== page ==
They are top producers and rainmakers. They are also carriers of Golden Handcuff Syndrome. Golden Handcuff Syndrome (GHS) occurs when a top sales producer handcuffs the sales manager and holds the company hostage. Hostage situations vary. The Golden Handcuff salesperson may not honor company mission statements, follow process, complete reports or participate in meetings. All of that is for other members of the sales team, not them. They might also dump work on other departments.
So why do companies keep GHS salespeople? There are many reasons. Here are a couple:
It's lonely at the top.
The vice president of sales and/or CEO is the driving force behind the vision of a sales organization. They are charged with looking to the future and making the changes needed to keep the company competitive, viable and healthy. Sometimes the problem is that no one else sees or shares the vision. There is pushback, the leader is alone in their conviction and self-doubt sets in. This is when sales leaders are tested to hold firm to their vision and convictions.
I can think of two examples of great leaders holding firm to their convictions.
The first is Jack Welch. In his book, "Straight From The Gut," he tells the story of changing the GE culture to a boundaryless environment, in which the team is placed ahead of individual ego, and leaders are encouraged to share the credit for ideas with their teams rather than take full credit themselves.
Welch was convinced this type of culture was necessary for success in a global economy. He started the initiative in 1990. Expectations were set, education provided and compensation plans rewarded managers who grew boundaryless environments. Welch let go of five corporate officers in 1992. One was removed for numbers. The other four were asked to go because they didn't practice GE values of a boundaryless environment.
I'm sure it was tempting for Welch to keep these top executives because they were hitting their numbers. Instead, he honored his convictions, and the rest is history. GE revenues went from $70 billion in 1995 to $130 billion in 2000.
The second example is football coach Lou Holtz. While at Notre Dame, he benched two top players before a crucial game with the University of Southern California. The reason: They were consistently late for practice, which disrupted the rest of the team. After numerous warnings, reprimands and lectures, Holtz honored his conviction of not making short-term decisions that can jeopardize long-term gains. Holtz knew he was building a team and a culture.
Again, the rest is history. Holtz led the Fighting Irish to a national championship.
Measuring top line, not bottom line.
Here is an example from the world of manufacturing and distribution. The Golden Handcuff (GH) producer dumps work and responsibility onto other departments in the company. Orders are missing information. (They manage so much volume they can't possibly pay attention to detail.) Customer service is charged with following up with the client to get missing information, complete the order, touch base with the GH rep to inform him of changes and work overtime to catch up on work not completed because they were playing executive assistant to the GH rep.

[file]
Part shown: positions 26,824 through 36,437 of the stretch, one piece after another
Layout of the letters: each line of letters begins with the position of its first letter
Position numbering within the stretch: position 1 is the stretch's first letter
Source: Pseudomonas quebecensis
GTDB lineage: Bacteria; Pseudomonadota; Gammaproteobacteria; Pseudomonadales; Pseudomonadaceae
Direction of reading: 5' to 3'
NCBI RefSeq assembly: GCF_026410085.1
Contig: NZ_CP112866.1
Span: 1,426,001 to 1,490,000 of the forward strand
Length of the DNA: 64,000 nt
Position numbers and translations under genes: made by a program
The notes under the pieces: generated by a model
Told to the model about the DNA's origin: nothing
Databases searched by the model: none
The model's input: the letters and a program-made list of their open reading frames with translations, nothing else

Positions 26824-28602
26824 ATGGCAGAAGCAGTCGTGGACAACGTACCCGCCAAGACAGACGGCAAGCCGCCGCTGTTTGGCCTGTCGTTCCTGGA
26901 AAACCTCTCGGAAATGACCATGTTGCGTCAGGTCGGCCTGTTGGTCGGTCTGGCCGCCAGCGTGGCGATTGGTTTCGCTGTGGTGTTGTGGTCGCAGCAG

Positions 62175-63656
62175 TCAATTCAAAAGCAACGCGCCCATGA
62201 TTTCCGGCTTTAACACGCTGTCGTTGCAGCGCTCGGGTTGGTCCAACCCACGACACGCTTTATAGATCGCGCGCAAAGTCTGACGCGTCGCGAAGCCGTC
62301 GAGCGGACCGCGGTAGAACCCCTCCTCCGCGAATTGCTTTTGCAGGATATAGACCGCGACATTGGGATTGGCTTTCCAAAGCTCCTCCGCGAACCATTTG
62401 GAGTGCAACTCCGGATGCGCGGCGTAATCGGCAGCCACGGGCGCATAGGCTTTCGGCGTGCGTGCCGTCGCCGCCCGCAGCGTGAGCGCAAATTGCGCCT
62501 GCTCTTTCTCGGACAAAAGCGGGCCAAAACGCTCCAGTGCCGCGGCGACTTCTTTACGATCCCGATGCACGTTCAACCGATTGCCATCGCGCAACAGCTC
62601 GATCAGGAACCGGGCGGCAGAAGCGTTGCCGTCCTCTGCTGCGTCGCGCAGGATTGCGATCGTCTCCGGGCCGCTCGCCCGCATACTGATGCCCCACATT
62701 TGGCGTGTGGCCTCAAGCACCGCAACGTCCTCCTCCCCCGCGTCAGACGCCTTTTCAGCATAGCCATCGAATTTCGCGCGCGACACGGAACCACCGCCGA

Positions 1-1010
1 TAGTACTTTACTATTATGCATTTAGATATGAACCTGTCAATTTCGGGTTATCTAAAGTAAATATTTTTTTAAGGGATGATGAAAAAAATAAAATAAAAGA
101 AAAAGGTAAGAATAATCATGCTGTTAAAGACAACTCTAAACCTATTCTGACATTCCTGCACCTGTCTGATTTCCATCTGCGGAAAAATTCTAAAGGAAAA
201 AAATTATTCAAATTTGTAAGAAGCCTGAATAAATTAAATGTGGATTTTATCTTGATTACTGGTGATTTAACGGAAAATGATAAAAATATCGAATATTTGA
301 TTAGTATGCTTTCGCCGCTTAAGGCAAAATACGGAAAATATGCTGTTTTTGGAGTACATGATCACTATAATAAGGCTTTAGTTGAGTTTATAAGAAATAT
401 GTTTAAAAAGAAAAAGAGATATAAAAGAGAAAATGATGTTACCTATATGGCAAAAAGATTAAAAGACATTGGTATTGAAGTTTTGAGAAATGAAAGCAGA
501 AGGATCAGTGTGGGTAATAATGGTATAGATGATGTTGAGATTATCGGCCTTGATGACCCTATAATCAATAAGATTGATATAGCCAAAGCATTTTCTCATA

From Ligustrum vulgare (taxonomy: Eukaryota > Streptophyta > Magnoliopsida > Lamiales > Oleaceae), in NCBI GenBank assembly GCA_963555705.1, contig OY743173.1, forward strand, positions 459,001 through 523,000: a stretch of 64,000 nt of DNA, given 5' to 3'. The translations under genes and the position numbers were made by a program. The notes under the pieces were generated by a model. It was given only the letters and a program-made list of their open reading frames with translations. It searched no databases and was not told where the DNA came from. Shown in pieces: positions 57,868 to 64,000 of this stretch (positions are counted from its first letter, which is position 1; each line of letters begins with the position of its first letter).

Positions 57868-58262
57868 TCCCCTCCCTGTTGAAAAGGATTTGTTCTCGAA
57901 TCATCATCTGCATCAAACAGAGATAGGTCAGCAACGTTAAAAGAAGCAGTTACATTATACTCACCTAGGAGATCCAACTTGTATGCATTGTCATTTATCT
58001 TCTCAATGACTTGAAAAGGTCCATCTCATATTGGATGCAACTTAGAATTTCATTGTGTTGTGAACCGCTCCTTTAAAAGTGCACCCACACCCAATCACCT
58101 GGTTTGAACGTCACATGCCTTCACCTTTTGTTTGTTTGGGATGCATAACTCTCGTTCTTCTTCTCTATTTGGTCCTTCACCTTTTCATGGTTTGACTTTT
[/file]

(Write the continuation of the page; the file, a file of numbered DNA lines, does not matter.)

The problem with this scenario is two-fold.
The first is profit. While the GH rep may be hitting top-line dollars, the dumping of their work and responsibility affects the bottom line. Customer orders are delayed because of missing information. The warehouse is expediting the order overnight because of delays caused by the front end. A discount is given to the customer to keep them happy after the delay. Is the GH rep helping or hurting the bottom line?
The second problem is a morale issue. Each salesperson is paid to perform a role, which carries accountabilities and responsibilities. How does a sales manager justify the customer service representative being the executive assistant for one rep (initials: GH) and not other top-producing reps? How does the sales manager justify paying the same compensation plan when the GH rep is not fulfilling his responsibilities while other top producers are doing so?
Reward and consequence programs are one of the most effective ways to cure Golden Handcuff Syndrome. Such programs are easy to discuss but often hard to implement. Many sales organizations have a reward program, but few have put in a consequence one.
Here's a simple formula for setting up such a program. (Remember, your personal conviction may be the biggest obstacle to implementing this program.)
Define high performance for your sales team (type of customer, margin, activity, values, process). Reward high performance through compensation, recognition, incentives and perks. Deter poor performance through decreased compensation, recognition, incentives and perks. Call a peer for encouragement when your conviction starts wavering because the GH rep is threatening to leave and take away business.
Sales team realizes you are serious. Top producers not suffering from Golden Handcuff Syndrome enjoy being rewarded for their efforts, thank you and start producing more. Enjoy your new sales culture -- one that ensures a profitable future for your company. Pat yourself on the back and congratulate yourself for breaking out of sales jail.
PS. Stay tuned for SalesLeadership's new EI Sales Management Program launching in January 2010!